Charlotte MacGregor comments on Dr. Meg Barker’s talk: “Rewriting the Rules of Relationships”

Dr. Meg Barker took us on a fascinating journey that began with an exploration of some of the problems with the Old Rules of relationships, highlighted some New Rules and asked what a less rule-based world of relationships would look like.
The Old Rules. To some extent we are probably all familiar with some of the Old Rules, which are based on heterosexual, monogamous relationships: the idea that the norm is largely straight and aiming headlong automatically into a one-on-one status quo. Although Meg highlighted this as the Old Rules it was clear that they form the foundations of many present assumptions around what being a success in the relationship stakes is all about. They are based on gender inequalities, an obvious issue, and the discourse around objects and possessions is a transparent flaw. The Old Rules also create a gap between lack and desire, on an individual level and on a social level, for people, or groups of people, that do not feel they either want to or do not fall into the boundaries of these rules.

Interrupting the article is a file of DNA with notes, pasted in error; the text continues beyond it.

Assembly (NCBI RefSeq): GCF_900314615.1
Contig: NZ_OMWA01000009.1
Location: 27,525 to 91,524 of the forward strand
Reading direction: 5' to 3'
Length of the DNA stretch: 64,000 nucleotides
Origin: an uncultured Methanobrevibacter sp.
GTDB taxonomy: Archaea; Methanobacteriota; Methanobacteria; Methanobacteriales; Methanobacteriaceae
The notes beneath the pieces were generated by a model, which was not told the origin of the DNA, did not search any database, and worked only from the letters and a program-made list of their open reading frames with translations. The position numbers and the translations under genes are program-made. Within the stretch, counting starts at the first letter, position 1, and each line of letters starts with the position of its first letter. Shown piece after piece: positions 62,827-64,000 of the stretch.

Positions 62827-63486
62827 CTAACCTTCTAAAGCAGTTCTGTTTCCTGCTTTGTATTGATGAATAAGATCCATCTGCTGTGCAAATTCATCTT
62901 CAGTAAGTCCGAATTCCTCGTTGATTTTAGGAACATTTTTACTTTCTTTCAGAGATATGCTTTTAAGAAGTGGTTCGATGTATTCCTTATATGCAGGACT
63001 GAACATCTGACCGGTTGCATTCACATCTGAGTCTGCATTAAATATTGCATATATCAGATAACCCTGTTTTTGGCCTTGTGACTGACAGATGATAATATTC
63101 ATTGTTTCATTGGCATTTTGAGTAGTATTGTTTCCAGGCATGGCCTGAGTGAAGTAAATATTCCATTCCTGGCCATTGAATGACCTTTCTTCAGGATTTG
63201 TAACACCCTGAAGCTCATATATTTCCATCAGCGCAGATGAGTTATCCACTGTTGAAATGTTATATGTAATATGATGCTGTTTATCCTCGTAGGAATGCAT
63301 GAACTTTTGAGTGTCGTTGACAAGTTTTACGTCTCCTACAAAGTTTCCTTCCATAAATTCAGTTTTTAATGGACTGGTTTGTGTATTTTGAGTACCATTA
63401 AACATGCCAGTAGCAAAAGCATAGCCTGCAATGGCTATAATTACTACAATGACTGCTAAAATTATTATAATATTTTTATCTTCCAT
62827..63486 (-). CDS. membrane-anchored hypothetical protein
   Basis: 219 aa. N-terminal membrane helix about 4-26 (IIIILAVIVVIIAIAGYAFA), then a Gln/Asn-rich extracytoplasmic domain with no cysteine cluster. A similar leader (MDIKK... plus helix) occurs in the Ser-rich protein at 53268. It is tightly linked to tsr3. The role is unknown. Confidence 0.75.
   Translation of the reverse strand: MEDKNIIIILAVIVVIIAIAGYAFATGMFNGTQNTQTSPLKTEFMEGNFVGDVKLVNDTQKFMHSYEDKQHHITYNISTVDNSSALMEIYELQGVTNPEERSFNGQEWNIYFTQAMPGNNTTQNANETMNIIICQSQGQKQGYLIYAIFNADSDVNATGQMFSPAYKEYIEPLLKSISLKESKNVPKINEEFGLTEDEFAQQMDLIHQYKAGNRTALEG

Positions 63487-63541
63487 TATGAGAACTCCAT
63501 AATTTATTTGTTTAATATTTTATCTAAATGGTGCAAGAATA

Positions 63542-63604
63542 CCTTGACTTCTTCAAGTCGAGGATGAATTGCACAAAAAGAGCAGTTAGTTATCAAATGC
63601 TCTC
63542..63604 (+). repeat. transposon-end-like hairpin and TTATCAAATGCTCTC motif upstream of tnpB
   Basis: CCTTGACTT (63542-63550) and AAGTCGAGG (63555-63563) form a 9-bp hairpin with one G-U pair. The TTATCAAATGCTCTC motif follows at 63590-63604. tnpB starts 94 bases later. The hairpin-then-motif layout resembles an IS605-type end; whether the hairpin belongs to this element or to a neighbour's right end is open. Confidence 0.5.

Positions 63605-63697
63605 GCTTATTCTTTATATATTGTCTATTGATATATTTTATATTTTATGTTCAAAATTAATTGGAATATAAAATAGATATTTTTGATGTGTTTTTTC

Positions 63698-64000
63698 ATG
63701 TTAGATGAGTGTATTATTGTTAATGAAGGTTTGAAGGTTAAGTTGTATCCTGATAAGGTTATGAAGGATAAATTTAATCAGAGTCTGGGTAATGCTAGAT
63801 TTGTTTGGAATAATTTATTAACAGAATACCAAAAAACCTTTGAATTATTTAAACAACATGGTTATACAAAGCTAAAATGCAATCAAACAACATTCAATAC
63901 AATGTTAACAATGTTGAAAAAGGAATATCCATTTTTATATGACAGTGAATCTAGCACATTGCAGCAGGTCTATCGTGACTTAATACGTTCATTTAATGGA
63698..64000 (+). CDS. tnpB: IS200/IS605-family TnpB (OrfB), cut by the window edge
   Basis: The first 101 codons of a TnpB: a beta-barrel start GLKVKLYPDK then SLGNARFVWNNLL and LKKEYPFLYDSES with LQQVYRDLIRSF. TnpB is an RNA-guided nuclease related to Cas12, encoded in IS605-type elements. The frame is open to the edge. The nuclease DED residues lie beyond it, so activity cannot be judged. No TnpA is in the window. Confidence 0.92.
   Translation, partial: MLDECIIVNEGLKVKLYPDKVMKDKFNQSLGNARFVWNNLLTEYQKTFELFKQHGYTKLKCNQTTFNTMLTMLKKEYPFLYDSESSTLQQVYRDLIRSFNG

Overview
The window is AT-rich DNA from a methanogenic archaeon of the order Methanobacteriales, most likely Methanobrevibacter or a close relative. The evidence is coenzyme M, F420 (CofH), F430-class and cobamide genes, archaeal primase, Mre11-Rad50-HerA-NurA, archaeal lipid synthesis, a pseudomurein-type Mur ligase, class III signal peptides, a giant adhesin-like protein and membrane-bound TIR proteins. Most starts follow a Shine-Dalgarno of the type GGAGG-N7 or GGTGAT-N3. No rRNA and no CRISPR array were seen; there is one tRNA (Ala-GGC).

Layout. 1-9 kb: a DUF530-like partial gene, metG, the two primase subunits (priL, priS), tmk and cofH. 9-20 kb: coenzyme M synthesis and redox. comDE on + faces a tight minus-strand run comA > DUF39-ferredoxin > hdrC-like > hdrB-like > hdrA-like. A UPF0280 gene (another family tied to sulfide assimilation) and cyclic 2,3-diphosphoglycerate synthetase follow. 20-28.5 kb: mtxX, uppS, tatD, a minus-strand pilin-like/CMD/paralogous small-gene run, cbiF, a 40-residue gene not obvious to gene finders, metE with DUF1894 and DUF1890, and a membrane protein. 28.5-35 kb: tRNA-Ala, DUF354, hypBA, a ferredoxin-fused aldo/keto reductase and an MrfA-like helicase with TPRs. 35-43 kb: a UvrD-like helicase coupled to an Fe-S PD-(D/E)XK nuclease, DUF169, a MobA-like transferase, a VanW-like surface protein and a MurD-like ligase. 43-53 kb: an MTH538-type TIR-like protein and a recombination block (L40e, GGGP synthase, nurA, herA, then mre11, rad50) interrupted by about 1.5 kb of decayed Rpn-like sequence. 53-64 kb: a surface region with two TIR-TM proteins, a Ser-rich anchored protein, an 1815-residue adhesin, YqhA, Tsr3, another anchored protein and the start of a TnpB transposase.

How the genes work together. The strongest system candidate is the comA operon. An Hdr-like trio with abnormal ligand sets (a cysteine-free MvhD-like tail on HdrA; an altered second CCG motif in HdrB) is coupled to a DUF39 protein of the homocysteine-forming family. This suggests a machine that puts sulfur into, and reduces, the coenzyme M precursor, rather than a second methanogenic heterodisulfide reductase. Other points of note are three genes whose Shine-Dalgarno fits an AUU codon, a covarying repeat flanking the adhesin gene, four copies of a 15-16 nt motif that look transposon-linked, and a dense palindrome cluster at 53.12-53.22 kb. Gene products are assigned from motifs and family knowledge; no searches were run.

Uncertain Times. The Old Rules have been around for a while and to some extent their proponents might refer to the stability they provide in their defence. However, we are living in times where there is less degree of automatic progression along a linear relationship trajectory between birth and death. Meg highlighted how this results in uncertainty, that the existential tension between freedom and belonging is being played out in relationships.
New Rules? So what might an alternative look like? Meg described rules that already exist that fall outside of the status quo space, including swinging, open relationships and polyamory. However, these rules are still based around ideas of hetero-normativity and often they split sex from love and other relationships. The New Rules are still negotiated from a position of searching for a degree of certainty, rather than embracing uncertainty.
Beyond Constraints It is to a world beyond demarcated role definitions and functions that Meg beckoned our thinking, relationships with fewer borders or sense of enclosure, with multiple loves based on meeting different mutual purposes but with no sense of ownership or restriction and no requirement for enduring commitment. Whether such an attitude can be maintained or is desirable was questioned by some in the audience, who wondered about issues of jealousy and stability. Whether we can have ‘expectation-free’ relationships was also discussed and whether having some level of expectation was indeed helpful was also considered. As Meg agreed, these issues remain areas for further deliberation and I am sure that we all took away our own particular areas for further reflection.

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